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Total digitization of the dental office

NEW YORK, N.Y., USA: At the Henry Schein Digital Dentistry Forum, held during the recent Greater New York Dental Meeting, Henry Schein Chairman and CEO Stanley Bergman confirmed the company’s commitment to playing a central role in the complete — and inevitable — digitization of the dental practice. The forum was held at the Rubin Museum of Art in Manhattan, in the museum’s theater and reception facilities.

Five main speakers representing core sectors of the dental industry spoke about the benefits they were seeing through recent advancements in digital dentistry, reinforcing Bergman’s projections.

Bergman told the group that Henry Schein was on a path to be the leading provider of digital imagery solutions to dental practices in the United States and, ultimately, worldwide. He said the company had already proven itself in the practice management arena and was drawing closer to merging that with “the digital highway for prosthetics.”

Dr. Robert Gottlander, Henry Schein vice president, global prosthetic solutions, said the growth in digitalization with scanning and milling was already rapidly advancing. But in the end, he said, the materials being used for restorations — and what materials to use for specific needs — would be a central component.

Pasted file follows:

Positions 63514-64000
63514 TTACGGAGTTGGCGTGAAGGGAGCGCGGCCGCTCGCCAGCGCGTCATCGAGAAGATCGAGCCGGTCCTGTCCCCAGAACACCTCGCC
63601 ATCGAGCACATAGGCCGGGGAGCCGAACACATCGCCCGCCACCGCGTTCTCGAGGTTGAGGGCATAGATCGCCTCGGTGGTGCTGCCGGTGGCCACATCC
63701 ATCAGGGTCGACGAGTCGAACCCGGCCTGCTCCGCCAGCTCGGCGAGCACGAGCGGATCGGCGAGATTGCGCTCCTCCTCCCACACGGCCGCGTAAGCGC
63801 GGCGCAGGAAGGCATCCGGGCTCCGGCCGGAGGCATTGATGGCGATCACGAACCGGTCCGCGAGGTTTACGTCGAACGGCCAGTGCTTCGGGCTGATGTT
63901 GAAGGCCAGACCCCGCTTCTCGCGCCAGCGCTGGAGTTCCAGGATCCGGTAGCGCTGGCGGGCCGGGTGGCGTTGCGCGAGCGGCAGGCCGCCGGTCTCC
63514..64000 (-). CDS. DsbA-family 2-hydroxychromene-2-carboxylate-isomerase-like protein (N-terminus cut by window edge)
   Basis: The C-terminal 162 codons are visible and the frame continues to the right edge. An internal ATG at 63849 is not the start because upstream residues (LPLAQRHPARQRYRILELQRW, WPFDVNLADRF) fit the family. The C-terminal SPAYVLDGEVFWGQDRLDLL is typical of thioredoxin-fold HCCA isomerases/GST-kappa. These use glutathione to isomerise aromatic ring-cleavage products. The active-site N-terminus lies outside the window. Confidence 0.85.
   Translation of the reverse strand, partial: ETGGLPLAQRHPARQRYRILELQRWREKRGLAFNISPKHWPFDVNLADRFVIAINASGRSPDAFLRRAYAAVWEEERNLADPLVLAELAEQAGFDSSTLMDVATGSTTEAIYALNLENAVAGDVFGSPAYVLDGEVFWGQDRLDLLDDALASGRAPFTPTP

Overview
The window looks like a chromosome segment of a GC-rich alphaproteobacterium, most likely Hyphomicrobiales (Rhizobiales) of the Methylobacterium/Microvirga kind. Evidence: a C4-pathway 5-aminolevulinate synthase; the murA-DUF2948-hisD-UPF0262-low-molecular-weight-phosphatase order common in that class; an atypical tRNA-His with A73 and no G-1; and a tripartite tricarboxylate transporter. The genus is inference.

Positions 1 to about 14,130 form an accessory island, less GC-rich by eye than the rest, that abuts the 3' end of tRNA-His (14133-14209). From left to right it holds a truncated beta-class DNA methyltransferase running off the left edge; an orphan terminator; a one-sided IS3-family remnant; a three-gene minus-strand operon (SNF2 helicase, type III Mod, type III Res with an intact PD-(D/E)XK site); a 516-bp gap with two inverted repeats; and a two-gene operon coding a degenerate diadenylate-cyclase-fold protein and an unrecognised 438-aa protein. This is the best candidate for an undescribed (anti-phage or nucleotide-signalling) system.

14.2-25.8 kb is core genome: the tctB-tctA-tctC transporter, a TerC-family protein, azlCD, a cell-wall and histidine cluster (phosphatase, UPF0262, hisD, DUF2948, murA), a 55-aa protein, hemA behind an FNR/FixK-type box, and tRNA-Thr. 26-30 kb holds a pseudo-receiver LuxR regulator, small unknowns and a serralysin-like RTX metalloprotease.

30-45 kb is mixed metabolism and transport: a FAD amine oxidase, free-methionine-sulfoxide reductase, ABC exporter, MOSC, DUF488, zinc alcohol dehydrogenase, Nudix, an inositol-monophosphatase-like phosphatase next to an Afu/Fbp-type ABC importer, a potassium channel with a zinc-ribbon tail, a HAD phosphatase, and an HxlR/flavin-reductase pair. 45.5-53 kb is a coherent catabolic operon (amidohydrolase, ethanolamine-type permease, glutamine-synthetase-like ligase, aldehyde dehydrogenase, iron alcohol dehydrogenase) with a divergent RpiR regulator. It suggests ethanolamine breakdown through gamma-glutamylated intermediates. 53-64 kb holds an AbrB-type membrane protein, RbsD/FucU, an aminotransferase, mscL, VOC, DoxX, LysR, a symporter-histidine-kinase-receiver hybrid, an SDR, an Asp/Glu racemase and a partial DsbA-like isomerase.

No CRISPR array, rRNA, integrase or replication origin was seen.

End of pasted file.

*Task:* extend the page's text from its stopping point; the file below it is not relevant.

Dr. Marcus Abboud, director of continuing education at the Stony Brook University School of Dental Medicine, spoke about advancements in the customization of materials and processes for the individual patient — all made possible through digital technology. He said today’s dental students demand digital technology in the classroom, which prompted the school to create one of the country’s first digital dentistry programs.

David Lampert, vice president of Town & Country Dental Studios in Freeport, N.Y., spoke about the dramatic changes the 52-year-old company has experienced in the past 10 years as it has kept pace with digital advancements. He said it was basic fact that digital information was more accurate than any analog impression and that monolithic impressions milled from digital scans were faster, less expensive and produced better margins for restorations.

Dr. William Busch, who has a multispecialty family practice in Kansas City, Mo., and is the chairman of the customer advisory panel for Dentrix, spoke in detail about his high-tech office, taking attendees on a two-minute tour of a typical patient arrival, procedure and follow-up, with digital technology seamlessly linking nearly every step.

Throughout all of the presentations, the speakers followed a common theme of putting the patient first. Bergman’s “It’s all about the patient” was stressed by every speaker in various constructions, with digital dentistry heralded as a way to provide patients with better, quicker, longer-lasting and more comfortable care.

Following the presentations, attendees were invited to try out E4D NEVO scanners connected to NEVO Design Center laptops at a number of stations.


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